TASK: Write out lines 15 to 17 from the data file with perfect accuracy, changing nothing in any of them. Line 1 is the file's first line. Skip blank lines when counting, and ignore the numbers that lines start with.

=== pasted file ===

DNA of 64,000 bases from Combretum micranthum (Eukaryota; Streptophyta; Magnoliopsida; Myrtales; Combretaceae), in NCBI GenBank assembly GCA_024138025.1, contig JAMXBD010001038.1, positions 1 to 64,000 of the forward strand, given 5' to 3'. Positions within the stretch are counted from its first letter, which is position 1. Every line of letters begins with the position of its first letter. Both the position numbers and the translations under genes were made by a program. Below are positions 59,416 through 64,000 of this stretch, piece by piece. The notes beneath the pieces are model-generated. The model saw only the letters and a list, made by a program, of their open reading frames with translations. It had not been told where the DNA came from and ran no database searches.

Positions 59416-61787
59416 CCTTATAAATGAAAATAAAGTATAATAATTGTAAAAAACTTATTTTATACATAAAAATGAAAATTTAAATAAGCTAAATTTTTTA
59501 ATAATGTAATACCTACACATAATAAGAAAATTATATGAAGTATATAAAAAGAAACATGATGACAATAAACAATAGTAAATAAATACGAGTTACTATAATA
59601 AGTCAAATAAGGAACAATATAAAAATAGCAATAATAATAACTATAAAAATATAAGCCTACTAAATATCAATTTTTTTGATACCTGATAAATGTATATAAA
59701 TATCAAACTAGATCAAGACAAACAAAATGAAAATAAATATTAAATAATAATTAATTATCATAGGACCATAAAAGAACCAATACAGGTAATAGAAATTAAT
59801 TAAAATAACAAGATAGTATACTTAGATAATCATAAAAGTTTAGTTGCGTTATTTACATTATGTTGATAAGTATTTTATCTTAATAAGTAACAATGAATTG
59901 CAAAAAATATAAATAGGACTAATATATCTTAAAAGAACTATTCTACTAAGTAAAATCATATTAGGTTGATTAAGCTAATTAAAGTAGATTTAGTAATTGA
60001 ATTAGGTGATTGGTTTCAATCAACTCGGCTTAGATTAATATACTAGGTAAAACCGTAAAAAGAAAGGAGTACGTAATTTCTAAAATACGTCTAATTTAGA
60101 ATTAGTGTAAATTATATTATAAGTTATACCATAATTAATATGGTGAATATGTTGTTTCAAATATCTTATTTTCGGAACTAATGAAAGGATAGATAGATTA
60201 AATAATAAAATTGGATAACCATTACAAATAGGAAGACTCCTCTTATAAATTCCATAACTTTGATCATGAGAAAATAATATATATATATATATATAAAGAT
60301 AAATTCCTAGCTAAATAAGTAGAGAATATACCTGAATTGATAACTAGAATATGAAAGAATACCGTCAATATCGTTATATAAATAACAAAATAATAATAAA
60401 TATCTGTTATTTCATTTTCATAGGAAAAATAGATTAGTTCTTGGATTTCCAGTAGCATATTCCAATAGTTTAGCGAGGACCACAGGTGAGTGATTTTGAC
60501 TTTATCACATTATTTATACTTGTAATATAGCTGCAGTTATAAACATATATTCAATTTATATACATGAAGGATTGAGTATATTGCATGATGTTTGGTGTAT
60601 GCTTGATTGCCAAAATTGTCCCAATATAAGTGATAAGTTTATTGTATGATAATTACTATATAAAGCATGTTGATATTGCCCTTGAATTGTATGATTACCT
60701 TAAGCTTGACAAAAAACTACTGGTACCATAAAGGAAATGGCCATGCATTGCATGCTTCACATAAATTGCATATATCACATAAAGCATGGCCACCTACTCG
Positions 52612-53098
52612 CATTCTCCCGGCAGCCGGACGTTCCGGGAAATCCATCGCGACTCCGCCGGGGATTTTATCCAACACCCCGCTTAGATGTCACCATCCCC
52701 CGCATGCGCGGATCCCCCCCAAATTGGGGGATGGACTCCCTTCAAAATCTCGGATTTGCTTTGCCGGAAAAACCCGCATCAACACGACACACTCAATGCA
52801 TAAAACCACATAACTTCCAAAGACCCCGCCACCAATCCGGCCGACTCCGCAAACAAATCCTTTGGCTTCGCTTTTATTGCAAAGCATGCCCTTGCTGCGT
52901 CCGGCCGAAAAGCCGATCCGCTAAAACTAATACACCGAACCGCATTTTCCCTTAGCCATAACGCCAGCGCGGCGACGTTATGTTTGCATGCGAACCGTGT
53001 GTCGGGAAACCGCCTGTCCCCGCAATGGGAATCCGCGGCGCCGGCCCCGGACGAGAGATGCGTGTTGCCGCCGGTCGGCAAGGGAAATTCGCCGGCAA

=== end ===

60601 GCTTGATTGCCAAAATTGTCCCAATATAAGTGATAAGTTTATTGTATGATAATTACTATATAAAGCATGTTGATATTGCCCTTGAATTGTATGATTACCT
60701 TAAGCTTGACAAAAAACTACTGGTACCATAAAGGAAATGGCCATGCATTGCATGCTTCACATAAATTGCATATATCACATAAAGCATGGCCACCTACTCG
Positions 52612-53098